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Ben Charles Weiner

I’m interested in the way a microscopic view allows a person an intimate knowledge of the workings of a subject.

 

Ben Weiner is a New York-based contemporary artist, whose work bridges the seemingly opposite styles of hyper-realism and process-based abstraction. As a free-thinking abstract artist, Weiner always challenges himself, as well as his audience, to adapt to new mediums and perspectives in modern consumerism.

Fascinated by the substances we put into our bodies, Weiner uses art as an extension of his curiosity and judgement to challenge what we think about the products we buy and consume every day. Weiner has spoken of being greatly influenced by his parents, who were both scientists and unconventional free-thinkers, self-labeled as ‘hippies’. Weiner’s work often depicts materials used to create illusions in art and everyday life, such as oil paint on a palette, hair gel, and jewels and beeswax used in sculpture. From these photos, Weiner paints beautiful large-scale compositions in oil. Playing with the ambiguity of his paintings, and choosing “incongruous but evocative titles” gives him the freedom to explore the complex relationship between our imaginations and the external cues that activate them.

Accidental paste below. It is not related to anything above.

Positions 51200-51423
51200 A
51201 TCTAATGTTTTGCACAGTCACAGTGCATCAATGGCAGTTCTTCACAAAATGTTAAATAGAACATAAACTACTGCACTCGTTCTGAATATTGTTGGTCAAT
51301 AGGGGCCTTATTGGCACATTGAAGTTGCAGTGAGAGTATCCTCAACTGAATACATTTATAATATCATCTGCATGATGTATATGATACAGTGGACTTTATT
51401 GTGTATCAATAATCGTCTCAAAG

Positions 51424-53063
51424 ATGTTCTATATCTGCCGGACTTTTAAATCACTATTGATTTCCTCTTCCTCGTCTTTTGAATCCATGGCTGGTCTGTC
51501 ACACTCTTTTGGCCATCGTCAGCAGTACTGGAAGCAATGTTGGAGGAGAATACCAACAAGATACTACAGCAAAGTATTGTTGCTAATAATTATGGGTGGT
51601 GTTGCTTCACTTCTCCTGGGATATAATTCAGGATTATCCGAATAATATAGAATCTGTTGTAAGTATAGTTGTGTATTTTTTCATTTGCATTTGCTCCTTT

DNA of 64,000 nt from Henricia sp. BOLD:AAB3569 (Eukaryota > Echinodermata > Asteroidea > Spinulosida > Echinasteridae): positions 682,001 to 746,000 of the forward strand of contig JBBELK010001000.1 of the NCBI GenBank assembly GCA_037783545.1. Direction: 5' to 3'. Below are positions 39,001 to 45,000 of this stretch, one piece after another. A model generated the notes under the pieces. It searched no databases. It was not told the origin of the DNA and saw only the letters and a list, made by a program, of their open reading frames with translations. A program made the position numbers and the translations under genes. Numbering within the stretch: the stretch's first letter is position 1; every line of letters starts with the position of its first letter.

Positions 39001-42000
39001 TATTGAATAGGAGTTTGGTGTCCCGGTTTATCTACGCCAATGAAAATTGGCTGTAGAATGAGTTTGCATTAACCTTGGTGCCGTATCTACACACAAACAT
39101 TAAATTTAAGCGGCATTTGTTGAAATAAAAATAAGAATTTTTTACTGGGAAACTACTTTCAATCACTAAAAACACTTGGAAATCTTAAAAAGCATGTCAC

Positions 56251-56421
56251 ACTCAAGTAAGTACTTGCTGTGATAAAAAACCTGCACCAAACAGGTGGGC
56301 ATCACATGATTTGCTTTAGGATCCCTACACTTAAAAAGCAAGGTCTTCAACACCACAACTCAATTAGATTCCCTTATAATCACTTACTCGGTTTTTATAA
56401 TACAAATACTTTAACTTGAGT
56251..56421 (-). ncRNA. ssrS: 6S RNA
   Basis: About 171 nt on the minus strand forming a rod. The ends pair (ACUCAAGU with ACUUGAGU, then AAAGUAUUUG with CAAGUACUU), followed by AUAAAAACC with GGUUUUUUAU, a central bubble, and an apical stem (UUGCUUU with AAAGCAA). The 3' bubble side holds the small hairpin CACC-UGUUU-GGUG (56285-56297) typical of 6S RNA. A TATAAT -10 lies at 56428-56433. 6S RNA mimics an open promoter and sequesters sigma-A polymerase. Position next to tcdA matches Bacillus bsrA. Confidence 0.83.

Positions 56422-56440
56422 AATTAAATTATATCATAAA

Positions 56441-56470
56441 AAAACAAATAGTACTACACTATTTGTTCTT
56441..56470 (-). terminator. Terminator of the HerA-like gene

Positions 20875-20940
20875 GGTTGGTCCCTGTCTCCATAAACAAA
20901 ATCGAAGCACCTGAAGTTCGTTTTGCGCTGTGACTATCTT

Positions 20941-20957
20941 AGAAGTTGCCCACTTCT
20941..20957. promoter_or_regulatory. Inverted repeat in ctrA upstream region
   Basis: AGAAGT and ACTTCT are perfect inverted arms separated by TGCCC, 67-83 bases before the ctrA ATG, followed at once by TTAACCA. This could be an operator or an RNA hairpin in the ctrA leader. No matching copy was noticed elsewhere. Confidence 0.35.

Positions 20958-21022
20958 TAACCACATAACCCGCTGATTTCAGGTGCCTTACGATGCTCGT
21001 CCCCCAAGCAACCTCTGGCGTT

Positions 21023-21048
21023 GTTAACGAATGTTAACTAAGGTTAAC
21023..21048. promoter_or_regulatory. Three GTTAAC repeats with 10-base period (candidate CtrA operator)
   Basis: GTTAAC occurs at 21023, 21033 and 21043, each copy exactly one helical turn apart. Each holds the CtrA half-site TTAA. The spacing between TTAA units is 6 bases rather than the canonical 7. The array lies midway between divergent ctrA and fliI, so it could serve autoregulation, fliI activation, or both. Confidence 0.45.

Along with his paintings, Weiner also works with sculpture, video, crystal formations, and drawing/watercolors where he combines drugs, alcohol and chemicals that we put into our bodies to create unique, glossy, gradient style pieces.

“I always wanted to be an artist, and I had this scientific/materialist prototype of doing experimentation with the aim of answering big questions. Early on, I was drawn to a bunch of 60’s and 70’s theorists like Clement Greenberg, Barnett Newman, Robert Smithson and Marshall McLuhan who applied materialist concepts to art. For me, it’s an ontological pursuit—an access to existence beyond the anthropocentric.”

I’m interested in the way a microscopic view allows a person an intimate knowledge of the workings of a subject.